WASHINGTON -- Elizabeth Warren is rising to the top of the Democratic pack with ambitious promises to reshape the political and economic system. But as she faces growing scrutiny, the Massachusetts senator is opening herself to criticism that she's just another politician dodging the tough questions.
She is in a bind because of her persistent refusal during two straight presidential debates to say whether she would raise taxes on the middle class to pay for the universal health insurance plan known as "Medicare for All."
By not acknowledging taxes would almost certainly increase for a wide range of income earners, Warren avoids becoming a caricature of a Democrat itching to raise them. But she also threatens to undermine the image she's fostered of a plainspoken former professor ready to tackle any issue in her quest to protect the middle class from the excesses of corporations and the wealthy.
Warren's progressive rival, Bernie Sanders, has said middle-class taxes would have to rise to pay for Medicare for All. Other White House hopefuls said Wednesday that Warren should be just as direct.
"Look, I'm not picking on Elizabeth Warren, but this is ridiculous," said former Vice President Joe Biden, currently Warren's chief competitor for the Democratic nomination. Warren "is going to have to tell the truth" or face questions about her willingness "to be candid and honest with the American people."
Minnesota Sen. Amy Klobuchar said Warren "needs to come forward and say" how she'd pay for a new health insurance system.
"I'm sure she will eventually," Klobuchar said.
Pete Buttigieg, the mayor of South Bend, Indiana, echoed that thought from the campaign trail in Ames, Iowa.
"Everybody should be prepared to defend their plans," he said Wednesday. "It's serving us well to be very clear about how our plan works and to lay out the fact that it's paid for."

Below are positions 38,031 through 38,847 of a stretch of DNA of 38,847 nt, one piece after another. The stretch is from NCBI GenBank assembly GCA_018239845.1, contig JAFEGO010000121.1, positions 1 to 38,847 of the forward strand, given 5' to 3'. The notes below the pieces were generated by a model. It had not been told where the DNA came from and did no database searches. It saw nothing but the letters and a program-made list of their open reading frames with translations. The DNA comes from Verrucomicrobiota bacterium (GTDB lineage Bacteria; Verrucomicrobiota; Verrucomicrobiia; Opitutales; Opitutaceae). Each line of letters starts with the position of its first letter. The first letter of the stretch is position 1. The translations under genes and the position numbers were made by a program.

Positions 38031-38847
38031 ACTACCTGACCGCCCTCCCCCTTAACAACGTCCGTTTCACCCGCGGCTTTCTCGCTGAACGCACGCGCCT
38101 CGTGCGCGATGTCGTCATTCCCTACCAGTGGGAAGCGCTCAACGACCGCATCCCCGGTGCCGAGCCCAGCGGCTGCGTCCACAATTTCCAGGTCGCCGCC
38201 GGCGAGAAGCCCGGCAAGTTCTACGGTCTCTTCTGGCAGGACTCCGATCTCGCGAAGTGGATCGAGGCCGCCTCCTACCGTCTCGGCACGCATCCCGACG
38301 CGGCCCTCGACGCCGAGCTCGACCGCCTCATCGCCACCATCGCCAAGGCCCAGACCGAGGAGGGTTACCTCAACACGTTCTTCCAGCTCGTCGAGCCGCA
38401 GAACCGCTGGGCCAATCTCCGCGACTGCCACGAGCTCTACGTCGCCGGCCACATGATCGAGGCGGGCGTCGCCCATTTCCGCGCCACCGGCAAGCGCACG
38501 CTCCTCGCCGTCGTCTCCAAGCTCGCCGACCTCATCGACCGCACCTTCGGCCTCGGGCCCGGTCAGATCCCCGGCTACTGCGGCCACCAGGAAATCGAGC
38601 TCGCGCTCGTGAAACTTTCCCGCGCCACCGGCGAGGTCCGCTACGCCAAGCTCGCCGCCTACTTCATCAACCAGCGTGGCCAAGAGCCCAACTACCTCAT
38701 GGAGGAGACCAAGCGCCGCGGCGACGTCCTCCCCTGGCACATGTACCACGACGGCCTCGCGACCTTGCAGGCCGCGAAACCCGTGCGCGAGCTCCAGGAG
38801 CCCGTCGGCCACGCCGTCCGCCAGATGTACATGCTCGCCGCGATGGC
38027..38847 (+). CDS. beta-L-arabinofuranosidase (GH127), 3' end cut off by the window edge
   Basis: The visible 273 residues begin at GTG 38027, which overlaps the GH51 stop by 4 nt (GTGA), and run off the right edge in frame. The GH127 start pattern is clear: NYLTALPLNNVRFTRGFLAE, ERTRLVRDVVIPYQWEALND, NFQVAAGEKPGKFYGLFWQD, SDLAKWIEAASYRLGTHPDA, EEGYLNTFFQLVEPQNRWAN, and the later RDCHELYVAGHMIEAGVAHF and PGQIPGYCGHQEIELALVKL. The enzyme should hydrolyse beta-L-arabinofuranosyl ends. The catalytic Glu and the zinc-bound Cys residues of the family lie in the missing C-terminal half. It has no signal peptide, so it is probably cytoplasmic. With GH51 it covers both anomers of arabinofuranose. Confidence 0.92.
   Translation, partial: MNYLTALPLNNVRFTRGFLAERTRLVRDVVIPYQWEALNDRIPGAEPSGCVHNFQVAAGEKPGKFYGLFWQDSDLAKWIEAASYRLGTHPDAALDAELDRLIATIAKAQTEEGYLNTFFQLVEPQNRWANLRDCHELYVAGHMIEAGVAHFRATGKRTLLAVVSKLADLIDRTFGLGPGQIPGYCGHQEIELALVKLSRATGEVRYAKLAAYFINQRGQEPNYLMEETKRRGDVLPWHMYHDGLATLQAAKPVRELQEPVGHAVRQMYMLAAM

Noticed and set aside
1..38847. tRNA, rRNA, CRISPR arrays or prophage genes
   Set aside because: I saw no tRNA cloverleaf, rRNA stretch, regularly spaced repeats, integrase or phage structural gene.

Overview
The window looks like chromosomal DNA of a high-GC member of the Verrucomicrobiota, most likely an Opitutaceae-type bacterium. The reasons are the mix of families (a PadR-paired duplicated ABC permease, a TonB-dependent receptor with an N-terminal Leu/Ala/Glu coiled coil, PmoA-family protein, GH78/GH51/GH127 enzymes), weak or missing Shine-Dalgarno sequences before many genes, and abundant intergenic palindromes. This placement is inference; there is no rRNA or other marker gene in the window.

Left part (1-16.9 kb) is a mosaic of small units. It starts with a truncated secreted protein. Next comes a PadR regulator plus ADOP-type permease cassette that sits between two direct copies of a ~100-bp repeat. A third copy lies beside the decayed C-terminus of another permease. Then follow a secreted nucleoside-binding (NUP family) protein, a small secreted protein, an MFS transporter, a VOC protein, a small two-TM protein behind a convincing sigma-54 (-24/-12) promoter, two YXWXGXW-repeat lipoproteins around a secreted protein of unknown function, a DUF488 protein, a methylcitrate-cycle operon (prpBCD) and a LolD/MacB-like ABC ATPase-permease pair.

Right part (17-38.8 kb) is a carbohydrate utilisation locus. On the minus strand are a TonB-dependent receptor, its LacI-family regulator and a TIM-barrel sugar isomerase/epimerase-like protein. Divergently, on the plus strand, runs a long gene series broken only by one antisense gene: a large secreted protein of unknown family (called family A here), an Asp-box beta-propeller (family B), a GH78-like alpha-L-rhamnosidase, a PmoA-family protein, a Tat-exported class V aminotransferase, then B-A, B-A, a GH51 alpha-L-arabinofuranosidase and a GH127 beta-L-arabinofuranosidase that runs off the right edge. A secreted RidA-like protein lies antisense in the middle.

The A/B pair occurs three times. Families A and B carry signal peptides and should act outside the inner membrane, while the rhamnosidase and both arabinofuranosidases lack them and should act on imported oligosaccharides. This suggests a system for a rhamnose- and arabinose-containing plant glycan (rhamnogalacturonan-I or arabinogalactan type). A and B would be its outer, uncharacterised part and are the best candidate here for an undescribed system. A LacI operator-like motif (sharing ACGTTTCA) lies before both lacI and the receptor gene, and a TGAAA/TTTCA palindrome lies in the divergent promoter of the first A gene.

Warren argues pundits are missing the point by focusing on taxes instead of the bottom-line cost that Americans pay for their health care. She insists that eliminating premiums and co-pays under Medicare for All would lower overall costs for all but wealthy Americans.
Her top supporters say she should keep pressing that message.
"Democratic voters are actually very appreciative that, on the substance, she wants to bring down health care costs, and, on the politics, she's not taking the bait and giving Republicans and the insurance industry the TV ad moment that they want to deceive voters," said Adam Green, a liberal activist and close Warren ally.
Still, the lack of specificity on paying for Medicare for All is tricky since Warren famously is the candidate who "has a plan" for everything and proudly sweats even the smallest, wonkiest details.
On health care, she says that she's "with Bernie," referring to the Vermont senator who authored the Medicare for All legislation in Congress. Warren's campaign says that no one yet knows Medicare for All's final price tag — but that Warren is still "reviewing the revenue options" previously suggested by Sanders and that she has been very consistent and clear in saying she'll pay for it by adhering to the principles of lowering overall costs for middle-class families and raising them for rich people and major corporations.
Democratic presidential candidates traditionally go to great lengths to avoid the idea that their party is tax happy. But being blunt about raising taxes is not necessarily an election loser, as long as their effect is targeted.